Winter in Leeds the perfect platform for Felicity Abram to return to the podium

Only 13 seconds separated the winner Anne Haug and Felicty Abram - Credit: Delly Carr /

It’s not everyone’s cup of tea but a winter training block in the north of England has paid dividends for Australia’s rejuvenated triathlete Felicity Abram in Auckland today.

Abram, 26, posted her first major podium finish in five years with a bronze medal behind 2012 ITU World Championship grand final winner Anne Haug (GER) and the fast finishing Maaike Caelers (NED) in the ITU Triathlon World Series opener in Auckland.

Only 13 seconds separated the winner Anne Haug and Felicty Abram - Credit: Delly Carr /

Only 13 seconds separated the winner Anne Haug and Felicty Abram – Credit: Delly Carr /

Brisbane’s former world number one from 2005 spent the winter in Leeds with boyfriend, British Olympic champion Alistair Brownlee and his brother Olympic bronze medallist and ITU World Champion Jonathan Brownlee and it has set her up for what has already been a successful start to her season.

Abram followed up her victory in the ITU Oceania Championships in Wellington a fortnight ago with a performance today which certainly turned back the clock for the 2003 ITU World Junior Champion who has battled injury and illness in recent years.

“I put it down to a consistent winter training program in England and I’ve got to tell you it’s good to be back in the game,” said Abram, who said 12 months ago she had her sights on the Rio de Janeiro Olympics after missing the London team.

“I left here last year after the World Championship grand final and I said to myself I want to come back this year and podium and I’m really quite happy.

“Anne Haug is a really strong runner and I knew at some stage she would go and I just had to be ready for that. I felt really comfortable in the run and when Anne and Maaike took off it left Kate McIlroy (NZL) to fight it out for the bronze.

“I didn’t want to finish fourth. I wanted to be on that podium.”

Abram gave it everything she had and collapsed after crossing the line, with her two younger Australian team mates, Wollongong-based training partners Charlotte McShane and Natalie Van Coevorden fighting on bravely to finish 9th and 10th respectively.

It capped an outstanding day for the young Australian group with Aaron Royle (sixth), Ryan Bailie (eighth) and Cameron Good (10th) also giving the men three in the top 10 – the best overall performance of any nation in Auckland for the two WTS races.

And it presented Australia’s newly appointed High Performance Director Bernard Savage with some very encouraging signs.

“I couldn’t be happier; Felicity was outstanding and our younger athletes dug deep to proud some fantastic results in the first ITU World Championship race of the year,” said Savage.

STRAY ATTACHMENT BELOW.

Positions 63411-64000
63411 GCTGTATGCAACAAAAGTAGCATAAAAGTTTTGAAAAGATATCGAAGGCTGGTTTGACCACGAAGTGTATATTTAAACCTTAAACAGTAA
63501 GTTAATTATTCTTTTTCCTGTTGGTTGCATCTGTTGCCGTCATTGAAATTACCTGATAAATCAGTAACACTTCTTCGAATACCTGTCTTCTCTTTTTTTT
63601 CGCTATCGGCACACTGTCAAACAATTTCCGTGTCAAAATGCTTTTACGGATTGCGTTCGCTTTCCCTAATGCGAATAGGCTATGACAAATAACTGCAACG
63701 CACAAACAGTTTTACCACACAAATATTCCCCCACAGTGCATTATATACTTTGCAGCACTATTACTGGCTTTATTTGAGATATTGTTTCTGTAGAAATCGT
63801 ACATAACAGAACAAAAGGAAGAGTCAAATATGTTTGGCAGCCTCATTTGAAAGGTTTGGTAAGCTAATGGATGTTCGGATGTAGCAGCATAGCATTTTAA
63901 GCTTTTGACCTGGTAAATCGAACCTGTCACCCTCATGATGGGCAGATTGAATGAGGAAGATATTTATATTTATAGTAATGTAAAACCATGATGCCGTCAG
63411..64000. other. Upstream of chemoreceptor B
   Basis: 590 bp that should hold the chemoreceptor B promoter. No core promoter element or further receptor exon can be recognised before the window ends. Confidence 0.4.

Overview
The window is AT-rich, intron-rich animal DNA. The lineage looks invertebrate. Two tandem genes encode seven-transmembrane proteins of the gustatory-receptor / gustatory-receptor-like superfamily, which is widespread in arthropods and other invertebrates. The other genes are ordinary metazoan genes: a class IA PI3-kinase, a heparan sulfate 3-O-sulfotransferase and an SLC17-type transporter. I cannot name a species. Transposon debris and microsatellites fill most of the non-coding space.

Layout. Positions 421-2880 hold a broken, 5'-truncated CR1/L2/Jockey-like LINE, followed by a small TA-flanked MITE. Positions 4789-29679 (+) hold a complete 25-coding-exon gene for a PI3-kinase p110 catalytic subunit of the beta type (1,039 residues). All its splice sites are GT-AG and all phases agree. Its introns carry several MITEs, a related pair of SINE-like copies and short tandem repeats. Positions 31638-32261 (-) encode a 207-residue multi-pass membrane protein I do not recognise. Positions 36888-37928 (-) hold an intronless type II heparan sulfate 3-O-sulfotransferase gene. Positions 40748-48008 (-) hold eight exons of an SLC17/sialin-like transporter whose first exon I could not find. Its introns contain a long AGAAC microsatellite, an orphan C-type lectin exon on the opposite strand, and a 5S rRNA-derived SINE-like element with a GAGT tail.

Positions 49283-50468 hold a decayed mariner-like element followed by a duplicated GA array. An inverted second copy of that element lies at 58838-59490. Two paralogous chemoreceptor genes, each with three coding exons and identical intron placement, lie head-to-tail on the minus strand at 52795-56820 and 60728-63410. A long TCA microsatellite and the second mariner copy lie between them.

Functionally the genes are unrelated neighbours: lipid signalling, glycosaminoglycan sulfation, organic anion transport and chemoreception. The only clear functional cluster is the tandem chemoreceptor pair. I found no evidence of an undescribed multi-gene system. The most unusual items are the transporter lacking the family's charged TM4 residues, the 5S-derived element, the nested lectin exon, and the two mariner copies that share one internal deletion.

“Felicity spent the winter training with a very, very good group in Leeds and she showed in Wellington and again today she has her confidence back, actually leading for a couple laps on the run and up against some good runners like Haug.

“And I was pleased with the efforts of McShane and Van Coevorden who also hung in well and did a very good job to finish in the top ten.

“It is another stepping stone for them and further progress in their development in a small but high quality field.”

Savage said he was equally impressed with boys race, in particular Royle, who mixed it with the some of the best in the world.

“Aaron was outstanding and Ryan and Cameron also showed their own brand of toughness, with Cameron coming off his bike after working so hard to get himself up the road but he jumped back on and caught the lead group and despite working hard still managed to grab 10th place.

“He certainly showed some qualities to come back from a mishap and hang in there – so overall it was a very encouraging start for our guys, especially the young ones.”

Abram was happy to sit back in the pack on the bike which saw McShane and Van Coevorden always well placed but the leaders were hardly out of transition when Abram showed she had her old mojo back on the run.

She carried herself well and took it to the lead pack including Haug, who at one stage was some 45 seconds behind on the bike and rode brilliantly to catch the pack, New Zealand pair Nicky Samuels and McIlroy, Caelers, Yuka Sato from Japan and Jessica Harrison from France.

But by the five kilometre mark it was down to four with Abram leading the way from Caelers, Haug and McIlroy but it was only a matter of when Haug was going to make her move and with nine kilometres run the Canberra-based German who trains under Darren Smith took off.

Caelers, who refers to herself as 49 percent New Zealand, wasn’t going to let her off the hook completely and came with a finishing burst – albeit all too late.

The Haug had bolted with Caelers an impressive second and Abram an equally impressive third as was the McShane-Van Coevorden pairing who rubbed shoulders with some of the world’s best and will be better for the experience.

They will also leave Auckland knowing their time spent climbing the hills around Dapto will be time well ridden.

Top Ten WTS Women’s Race, Auckland April 6:

  1. Anne Haug (GER)
  2. Maaike Caelers (NED)
  3. Felicity Abram (AUS)
  4. Kate McIlroy (NZL)
  5. Nicky Samuels (NZL)
  6. Yuka Sato (JPN)
  7. Jessica Harrison (FRA)
  8. Juri Ide (JPN)
  9. Charlotte McShane (AUS)
  10. Natalie Van Coevorden (AUS)


Issued on behalf of Triathlon Australia



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